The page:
Monday, September 08, 2008

Natasha explains Kazakhstan to her classmates

The speech Natasha gave to her class last Friday, in speech class (published, I assure you, with her permission):

Today I would like to tell you about my country, Kazakhstan.

Kazakhstan is in the heart of Asia, ninth biggest country in the world. It is surrounded by Russia, China and other small countries. Kazakhstan’s population is little more than fifteen million people. The area of Kazakhstan is 2,717,300 square kilometers. It’s slightly less than four times the size of Texas. It’s the world’s largest landlocked country.

For most of its history the territory of the modern-day Kazakhstan had been inhabited by nomad tribes, and there are still people who live there in the old nomad ways. It was one of the countries conquered by Genghis Khan, who was a very bloody leader, and later by the Russian Empire. Kazakhstan was reorganized several times before becoming the Kazakh Soviet Socialist Republic in 1936, one of the biggest republics in the Soviet Union. It was part of the “Virgin Land” program that was made by Kruschev. Kazakhstan was where the USSR’s space program was centered (the “Buikonur Kosmodrome”) and also its primary nuclear testing site (the “Semipulatinks Polygon”).

Kazakhstan declared its independence on December 16, 1991, and communist-era leader Narsultan Nazarbayev became its President. Since independence Kazakhstan has worked to develop its economy, especially its hydrocarbon industry. President Nazarbayev is still maintaining strict control over the country’s politics. Nazarbayev has been President for almost sixteen years without counting his leadership when Kazakhstan was a Soviet Union republic.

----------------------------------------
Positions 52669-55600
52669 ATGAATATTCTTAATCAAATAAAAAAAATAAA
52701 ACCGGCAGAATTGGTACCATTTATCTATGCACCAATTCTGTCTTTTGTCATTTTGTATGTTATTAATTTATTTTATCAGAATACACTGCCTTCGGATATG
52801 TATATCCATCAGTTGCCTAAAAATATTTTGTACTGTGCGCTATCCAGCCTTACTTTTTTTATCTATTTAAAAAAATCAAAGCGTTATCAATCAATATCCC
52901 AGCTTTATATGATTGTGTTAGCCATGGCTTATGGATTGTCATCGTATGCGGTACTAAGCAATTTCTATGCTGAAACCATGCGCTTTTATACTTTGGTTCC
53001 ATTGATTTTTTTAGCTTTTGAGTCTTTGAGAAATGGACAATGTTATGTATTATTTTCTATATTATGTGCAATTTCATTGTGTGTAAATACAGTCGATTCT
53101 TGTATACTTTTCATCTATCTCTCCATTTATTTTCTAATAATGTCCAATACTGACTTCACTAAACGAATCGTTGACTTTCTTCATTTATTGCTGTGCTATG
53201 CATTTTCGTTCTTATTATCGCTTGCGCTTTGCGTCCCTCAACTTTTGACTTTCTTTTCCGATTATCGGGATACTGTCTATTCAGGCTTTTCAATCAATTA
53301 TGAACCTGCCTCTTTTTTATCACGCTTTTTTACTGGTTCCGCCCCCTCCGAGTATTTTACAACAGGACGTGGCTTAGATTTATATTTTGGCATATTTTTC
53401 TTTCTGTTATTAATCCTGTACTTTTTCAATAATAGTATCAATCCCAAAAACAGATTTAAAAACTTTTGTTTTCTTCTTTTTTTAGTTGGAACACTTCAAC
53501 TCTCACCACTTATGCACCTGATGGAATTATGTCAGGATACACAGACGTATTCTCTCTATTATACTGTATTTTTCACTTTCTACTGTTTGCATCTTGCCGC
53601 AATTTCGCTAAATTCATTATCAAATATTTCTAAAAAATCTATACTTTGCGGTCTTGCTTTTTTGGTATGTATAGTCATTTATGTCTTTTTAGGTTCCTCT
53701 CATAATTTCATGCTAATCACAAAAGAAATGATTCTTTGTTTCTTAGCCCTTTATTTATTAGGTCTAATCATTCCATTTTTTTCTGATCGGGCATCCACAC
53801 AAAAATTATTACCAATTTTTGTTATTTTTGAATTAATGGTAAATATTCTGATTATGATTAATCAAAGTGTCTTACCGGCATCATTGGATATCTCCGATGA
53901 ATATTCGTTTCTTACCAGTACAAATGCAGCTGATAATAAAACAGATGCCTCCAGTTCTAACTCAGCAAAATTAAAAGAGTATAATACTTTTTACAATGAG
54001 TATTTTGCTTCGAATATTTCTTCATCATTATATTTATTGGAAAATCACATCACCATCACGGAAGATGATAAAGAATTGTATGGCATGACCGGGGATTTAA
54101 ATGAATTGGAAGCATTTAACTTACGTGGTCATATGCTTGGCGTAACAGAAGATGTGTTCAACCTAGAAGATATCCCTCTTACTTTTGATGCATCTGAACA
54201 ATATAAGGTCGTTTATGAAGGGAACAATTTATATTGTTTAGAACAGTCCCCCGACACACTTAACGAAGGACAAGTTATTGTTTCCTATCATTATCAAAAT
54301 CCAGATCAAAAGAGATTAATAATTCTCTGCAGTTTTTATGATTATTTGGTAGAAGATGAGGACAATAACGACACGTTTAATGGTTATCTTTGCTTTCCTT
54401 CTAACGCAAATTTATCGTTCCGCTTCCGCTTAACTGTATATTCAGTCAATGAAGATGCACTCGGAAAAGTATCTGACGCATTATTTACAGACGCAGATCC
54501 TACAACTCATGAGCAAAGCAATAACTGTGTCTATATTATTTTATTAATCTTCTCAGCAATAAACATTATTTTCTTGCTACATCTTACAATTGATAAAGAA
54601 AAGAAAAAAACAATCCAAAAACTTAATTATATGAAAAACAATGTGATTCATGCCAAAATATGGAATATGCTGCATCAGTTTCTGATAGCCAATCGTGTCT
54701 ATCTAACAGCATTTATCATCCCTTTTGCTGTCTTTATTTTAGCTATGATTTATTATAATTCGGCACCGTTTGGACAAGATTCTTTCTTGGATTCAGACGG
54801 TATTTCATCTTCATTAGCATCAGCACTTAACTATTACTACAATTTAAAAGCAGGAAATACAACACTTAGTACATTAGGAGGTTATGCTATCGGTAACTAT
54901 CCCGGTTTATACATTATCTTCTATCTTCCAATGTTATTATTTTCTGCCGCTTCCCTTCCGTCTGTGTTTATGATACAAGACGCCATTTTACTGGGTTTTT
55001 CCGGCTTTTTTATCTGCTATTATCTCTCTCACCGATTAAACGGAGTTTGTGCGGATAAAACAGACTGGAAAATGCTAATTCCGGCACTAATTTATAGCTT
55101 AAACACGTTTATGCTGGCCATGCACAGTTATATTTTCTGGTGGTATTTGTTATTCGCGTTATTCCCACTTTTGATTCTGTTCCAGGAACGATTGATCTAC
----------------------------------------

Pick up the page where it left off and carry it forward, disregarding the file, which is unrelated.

Kazakhstan is an ethnically and culturally diverse country. In part this is due to mass deportations of many ethnic groups from Russia and other republics into Kazakhstan during Stalin’s rule. Kazakhstan allows freedom of religion and many different beliefs are represented in it.

Because there are not that many bodies of water in Kazakhstan it’s mainly made of steppes. Steppes are dry land areas. There are almost no trees or bushes on the steppes. It’s mainly grass. There are not that many animals on the steppes, mainly small ones: rabbits, mice, kosulyas – animals that look like deer but without antlers. Animals on the steppes live in small groups or alone. There are great numbers of eagles in Kazakhstan, and Kazakhs still use eagles as hunting birds.

There are quite a number of mountains and hills in Kazakhstan. It is not as flat as Houston. The lowest point in Kazakhstan is the Kaundy Basin, which is about 400 feet below sea level, and the highest point is the top of Mount Khan Tangiri, which is more than 20,000 feet above sea level. But our favorite mountain is Medeo, near Almaty. People go on Medeo to go skiing or just for a vacation. From downtown Almaty you can see mountaintops that are twelve thousand feet higher than where you are standing. It is very beautiful. In fact it used to be the capital. After independence President Nazarbayev built a new capital in the middle of the steppe, called Astana. But Astana is not very pretty and the weather is bad, and Almaty is very beautiful and has nice weather. So even after President Nazarbayev declared Astana the capital, most countries refused to move their embassies, and most foreign embassies are still in Almaty.